According to the findings of the Mittelstandsbarometer 2006 study carried out by Ernst & Young the momentum gained by the Chinese economy is perceived rather as an opportunity than a danger by German small and medium-sized companies. Almost one out of five German companies expect this development to have a positive effect on their own businesses. However, ten percent do not see any positive aspect in the rise of China and consider this development as a threat to their companies.
German small and medium-sized companies which are already operational in China report positive experiences while at the same time expressing severe criticism:
The main problem for setting up a business in China is, according to the companies questioned, the lack of legal security and insufficiencies in the general political framework. 78 percent of the companies surveyed consider this to present a medium or strong risk. The assertion of rights in Chinese courts is said to consume much time and money with the outcome being incalculable. Furthermore, violation of patent rights by copying of patent technology was the rule. Everyone doing business in China would sooner or later be confronted with theft of intellectual property. In addition, 62 percent of the companies asked consider wide-spread corruption among Chinese government officials to be a problem.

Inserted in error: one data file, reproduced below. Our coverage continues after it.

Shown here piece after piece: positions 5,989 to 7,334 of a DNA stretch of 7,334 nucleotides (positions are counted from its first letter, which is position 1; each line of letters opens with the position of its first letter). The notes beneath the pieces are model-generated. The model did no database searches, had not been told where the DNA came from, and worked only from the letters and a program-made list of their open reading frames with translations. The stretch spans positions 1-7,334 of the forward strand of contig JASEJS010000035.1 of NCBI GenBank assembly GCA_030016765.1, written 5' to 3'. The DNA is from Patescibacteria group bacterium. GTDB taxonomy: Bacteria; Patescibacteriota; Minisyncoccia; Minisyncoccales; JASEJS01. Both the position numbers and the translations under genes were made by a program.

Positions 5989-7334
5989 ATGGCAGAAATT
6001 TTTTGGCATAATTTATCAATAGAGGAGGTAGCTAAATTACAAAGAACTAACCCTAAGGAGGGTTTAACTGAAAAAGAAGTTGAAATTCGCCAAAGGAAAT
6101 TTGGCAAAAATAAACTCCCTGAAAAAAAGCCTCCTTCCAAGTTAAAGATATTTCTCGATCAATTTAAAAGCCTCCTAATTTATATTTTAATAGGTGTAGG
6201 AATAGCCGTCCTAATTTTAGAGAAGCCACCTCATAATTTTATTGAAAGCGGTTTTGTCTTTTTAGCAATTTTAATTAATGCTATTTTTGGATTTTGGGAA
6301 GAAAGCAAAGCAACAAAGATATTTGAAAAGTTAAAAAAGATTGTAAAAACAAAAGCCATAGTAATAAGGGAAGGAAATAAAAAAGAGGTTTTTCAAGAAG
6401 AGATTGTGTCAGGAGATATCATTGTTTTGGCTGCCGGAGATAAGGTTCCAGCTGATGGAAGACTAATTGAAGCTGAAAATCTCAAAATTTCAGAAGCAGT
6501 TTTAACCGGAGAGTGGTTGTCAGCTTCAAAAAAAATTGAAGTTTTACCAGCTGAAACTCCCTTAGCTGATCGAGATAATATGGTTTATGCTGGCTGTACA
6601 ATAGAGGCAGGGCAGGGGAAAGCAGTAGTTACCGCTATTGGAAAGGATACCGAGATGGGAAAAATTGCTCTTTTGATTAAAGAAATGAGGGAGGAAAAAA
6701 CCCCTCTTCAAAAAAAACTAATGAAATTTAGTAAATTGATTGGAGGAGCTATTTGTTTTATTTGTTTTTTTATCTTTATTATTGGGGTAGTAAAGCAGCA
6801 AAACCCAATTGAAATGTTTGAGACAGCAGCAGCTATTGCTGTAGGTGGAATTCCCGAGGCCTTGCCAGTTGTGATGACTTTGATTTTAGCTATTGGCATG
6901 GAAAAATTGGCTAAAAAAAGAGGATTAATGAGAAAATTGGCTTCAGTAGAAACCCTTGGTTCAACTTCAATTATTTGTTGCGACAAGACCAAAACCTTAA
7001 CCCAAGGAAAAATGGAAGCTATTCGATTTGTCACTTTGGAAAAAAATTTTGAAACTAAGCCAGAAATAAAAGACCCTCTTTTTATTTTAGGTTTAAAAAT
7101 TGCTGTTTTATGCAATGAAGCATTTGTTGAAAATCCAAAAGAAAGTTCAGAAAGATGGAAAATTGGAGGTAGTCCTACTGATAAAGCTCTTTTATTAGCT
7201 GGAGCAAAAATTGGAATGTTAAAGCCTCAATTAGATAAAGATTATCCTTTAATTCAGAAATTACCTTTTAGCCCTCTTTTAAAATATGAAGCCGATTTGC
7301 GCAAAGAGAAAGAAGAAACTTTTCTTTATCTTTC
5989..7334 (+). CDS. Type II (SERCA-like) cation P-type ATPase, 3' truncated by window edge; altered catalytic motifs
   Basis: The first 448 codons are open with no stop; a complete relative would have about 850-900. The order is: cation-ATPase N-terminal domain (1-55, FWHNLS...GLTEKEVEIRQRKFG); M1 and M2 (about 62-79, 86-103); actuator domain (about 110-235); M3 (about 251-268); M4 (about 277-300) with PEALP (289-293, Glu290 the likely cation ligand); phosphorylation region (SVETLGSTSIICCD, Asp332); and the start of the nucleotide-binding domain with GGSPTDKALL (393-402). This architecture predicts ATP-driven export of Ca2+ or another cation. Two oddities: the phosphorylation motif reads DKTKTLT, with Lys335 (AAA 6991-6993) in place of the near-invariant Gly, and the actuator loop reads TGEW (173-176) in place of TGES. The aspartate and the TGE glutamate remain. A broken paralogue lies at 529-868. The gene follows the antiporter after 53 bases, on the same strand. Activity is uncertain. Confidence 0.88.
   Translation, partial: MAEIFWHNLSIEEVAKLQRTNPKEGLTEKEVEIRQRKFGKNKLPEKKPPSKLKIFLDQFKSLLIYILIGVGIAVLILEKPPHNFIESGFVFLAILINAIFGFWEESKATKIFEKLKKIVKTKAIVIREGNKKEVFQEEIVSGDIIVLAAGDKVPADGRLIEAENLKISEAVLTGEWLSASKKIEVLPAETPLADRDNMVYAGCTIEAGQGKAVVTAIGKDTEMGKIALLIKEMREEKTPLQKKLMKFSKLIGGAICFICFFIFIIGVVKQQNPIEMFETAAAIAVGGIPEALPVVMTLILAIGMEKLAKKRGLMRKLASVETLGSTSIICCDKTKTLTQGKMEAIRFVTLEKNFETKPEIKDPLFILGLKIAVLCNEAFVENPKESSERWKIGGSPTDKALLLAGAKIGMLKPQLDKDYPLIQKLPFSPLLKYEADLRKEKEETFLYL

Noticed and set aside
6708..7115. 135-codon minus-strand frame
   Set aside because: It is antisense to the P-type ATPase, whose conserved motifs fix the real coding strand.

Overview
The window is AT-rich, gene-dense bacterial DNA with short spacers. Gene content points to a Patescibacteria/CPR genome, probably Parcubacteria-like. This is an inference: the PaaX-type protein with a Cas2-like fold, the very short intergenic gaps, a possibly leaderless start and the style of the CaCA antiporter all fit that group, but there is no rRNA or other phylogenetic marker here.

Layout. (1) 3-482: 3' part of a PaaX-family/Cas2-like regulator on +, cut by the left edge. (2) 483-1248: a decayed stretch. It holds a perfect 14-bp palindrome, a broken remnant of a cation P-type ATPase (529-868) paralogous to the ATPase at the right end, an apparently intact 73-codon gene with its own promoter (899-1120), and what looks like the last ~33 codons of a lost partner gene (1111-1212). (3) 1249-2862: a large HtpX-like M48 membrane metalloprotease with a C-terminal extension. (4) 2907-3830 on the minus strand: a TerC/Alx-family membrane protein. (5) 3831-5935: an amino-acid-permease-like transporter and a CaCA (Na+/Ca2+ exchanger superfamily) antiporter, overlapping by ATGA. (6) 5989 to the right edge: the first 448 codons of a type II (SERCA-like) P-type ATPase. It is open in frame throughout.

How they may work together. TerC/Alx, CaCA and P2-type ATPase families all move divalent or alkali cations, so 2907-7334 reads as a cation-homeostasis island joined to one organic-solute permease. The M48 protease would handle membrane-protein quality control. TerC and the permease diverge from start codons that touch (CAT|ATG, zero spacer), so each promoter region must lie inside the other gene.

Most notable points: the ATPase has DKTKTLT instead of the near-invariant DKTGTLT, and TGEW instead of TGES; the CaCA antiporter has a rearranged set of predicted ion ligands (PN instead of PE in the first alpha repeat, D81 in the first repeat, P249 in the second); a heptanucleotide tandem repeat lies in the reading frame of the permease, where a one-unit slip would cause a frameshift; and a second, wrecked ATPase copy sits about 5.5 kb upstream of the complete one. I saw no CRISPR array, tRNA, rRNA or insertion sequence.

At the moment 17 percent of German small and medium-sized companies are doing business in China with 9 percent selling and 6 percent producing there. Seven percent count on Chinese companies as suppliers and 6 percent have them as customers. According to Ernst & Young the entry costs to the Chinese market and the competition have recently grown substantially there.